US expats in Cambodia concerned over anti US threats

Published:  26 Sep at 6 PM
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American expatriates living and working in Cambodia are growing more concerned about the seemingly anti-US stance of the ruling military government.

After the recent closure of independent English language media outlets and radio stations and the arrest of the country’s opposition leader, Phnom Penh officials have focused their rhetoric on the USA. Government critics and media professionals are increasingly concerned about the reasons behind the rising antipathy, especially after Friday’s announcement that senior military officers had pledged to eliminate all foreigners with intent to harm the country.

The officers’ comments were published the same day as Cambodian PM Hun Sen announced the identification of two Americans alleged to be spies plotting to overthrow his government. In the same speech, he ordered full investigations into all US expat citizens suspected of being spies and suggested the US Peace Corps should leave Cambodia Just last week he suspended a compassionately-based programme involved in identifying and repatriating the bodies of US solduiers killed during the war in Vietnam.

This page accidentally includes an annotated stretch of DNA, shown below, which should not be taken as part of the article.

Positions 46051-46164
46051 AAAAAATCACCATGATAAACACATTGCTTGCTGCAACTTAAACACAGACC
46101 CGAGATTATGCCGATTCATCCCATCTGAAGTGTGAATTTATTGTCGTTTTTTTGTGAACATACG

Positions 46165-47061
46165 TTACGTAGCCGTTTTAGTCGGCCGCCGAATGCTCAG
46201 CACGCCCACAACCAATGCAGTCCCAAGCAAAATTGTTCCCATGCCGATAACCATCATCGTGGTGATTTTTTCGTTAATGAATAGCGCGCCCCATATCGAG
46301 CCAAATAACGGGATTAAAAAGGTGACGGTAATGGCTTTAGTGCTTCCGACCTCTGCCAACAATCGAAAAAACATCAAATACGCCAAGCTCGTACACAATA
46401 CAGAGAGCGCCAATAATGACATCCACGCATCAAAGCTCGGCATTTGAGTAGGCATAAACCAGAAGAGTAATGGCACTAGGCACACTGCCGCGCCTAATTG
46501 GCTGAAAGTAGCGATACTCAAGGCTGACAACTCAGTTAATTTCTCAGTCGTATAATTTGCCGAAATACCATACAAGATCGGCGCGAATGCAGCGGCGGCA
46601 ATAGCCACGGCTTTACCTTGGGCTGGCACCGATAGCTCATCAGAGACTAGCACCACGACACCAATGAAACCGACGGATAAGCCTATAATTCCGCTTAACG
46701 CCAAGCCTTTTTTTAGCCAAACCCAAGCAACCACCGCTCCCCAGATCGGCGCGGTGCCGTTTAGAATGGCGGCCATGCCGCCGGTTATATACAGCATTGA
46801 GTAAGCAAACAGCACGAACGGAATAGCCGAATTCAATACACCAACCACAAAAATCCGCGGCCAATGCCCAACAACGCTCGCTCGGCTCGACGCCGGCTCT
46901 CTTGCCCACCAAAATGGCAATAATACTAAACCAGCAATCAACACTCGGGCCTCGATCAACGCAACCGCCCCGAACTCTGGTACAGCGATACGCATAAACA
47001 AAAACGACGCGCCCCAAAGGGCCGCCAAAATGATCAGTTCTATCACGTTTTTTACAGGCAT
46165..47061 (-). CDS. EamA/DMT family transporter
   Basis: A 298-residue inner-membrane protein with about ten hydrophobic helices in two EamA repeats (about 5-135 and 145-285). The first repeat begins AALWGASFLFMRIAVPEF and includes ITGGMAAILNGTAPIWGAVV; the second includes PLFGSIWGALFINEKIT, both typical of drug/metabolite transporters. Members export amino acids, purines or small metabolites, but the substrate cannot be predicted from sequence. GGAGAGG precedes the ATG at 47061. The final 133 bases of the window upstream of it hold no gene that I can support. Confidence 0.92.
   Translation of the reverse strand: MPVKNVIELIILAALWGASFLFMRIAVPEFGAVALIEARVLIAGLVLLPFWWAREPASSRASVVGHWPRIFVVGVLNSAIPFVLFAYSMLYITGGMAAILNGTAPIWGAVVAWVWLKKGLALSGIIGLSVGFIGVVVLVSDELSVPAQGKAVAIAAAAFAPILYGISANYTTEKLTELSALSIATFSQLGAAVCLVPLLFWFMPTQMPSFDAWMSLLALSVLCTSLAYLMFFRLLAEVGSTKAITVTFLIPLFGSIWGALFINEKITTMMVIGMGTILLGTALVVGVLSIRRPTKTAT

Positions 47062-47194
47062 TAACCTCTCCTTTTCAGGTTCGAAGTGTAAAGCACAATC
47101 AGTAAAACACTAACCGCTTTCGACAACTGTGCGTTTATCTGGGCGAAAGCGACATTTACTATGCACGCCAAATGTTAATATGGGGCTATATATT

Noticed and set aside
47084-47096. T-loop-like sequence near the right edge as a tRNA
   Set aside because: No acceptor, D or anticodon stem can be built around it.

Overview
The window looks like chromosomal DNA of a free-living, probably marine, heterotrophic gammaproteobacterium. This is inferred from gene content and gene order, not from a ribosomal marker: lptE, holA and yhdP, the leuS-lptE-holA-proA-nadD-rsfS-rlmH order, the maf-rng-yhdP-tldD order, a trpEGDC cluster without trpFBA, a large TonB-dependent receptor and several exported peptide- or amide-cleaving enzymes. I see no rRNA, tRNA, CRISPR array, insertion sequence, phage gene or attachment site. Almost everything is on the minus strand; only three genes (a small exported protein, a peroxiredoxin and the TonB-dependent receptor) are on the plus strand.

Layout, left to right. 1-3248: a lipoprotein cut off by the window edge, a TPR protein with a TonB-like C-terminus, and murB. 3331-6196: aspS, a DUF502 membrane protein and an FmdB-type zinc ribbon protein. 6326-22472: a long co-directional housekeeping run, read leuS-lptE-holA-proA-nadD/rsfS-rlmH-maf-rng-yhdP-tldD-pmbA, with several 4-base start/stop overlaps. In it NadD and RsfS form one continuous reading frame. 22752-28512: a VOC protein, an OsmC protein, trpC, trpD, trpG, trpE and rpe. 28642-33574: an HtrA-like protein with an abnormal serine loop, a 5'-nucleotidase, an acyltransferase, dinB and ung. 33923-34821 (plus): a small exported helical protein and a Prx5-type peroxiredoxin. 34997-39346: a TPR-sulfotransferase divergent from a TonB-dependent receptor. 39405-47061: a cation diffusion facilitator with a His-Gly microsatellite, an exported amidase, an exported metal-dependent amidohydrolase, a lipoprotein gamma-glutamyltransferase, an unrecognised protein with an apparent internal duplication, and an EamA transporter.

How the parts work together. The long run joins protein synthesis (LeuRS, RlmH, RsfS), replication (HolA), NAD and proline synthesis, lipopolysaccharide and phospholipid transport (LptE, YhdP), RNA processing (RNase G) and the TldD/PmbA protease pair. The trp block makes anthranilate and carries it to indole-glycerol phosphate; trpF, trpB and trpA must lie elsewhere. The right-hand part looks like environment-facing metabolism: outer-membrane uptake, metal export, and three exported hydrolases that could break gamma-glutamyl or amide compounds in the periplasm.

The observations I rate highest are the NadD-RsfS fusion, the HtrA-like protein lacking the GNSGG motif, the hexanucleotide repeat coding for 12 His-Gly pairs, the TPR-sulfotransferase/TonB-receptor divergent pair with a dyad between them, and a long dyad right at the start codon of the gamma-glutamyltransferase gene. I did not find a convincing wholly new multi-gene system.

As a result of the speech, two major military commanders have vowed to carry out Hun Sen’s orders, pledging their ‘determination to smash all persons involved in fomenting revolution’. A defence ministry spokesman defended the pair’s right to make threats against foreigners, adding the ministry could not offer unconditional guarantees on the safety of foreign expats.

Human Rights Watch’s Asian director told the media definitions of acts against the government are now being interpreted broadly, based on vague espionage laws. He believes the moves signal a disturbing new trend against foreign residents in general, a fear shared by expats either working or retiring in the country.

Following the latest military coup in Thailand and the resulting toughening up of visa rules and other regulations, an increasing number of expatriates have been leaving for Cambodia. It’s believed the majority are retirees looking for a more stable, less stressful lifestyle with easier immigration laws as well as less hassle with local immigration offices. It’s also thought that not all Cambodia’s military officials agree with Hun Sen’s position, but must agree to do so for their own sakes.
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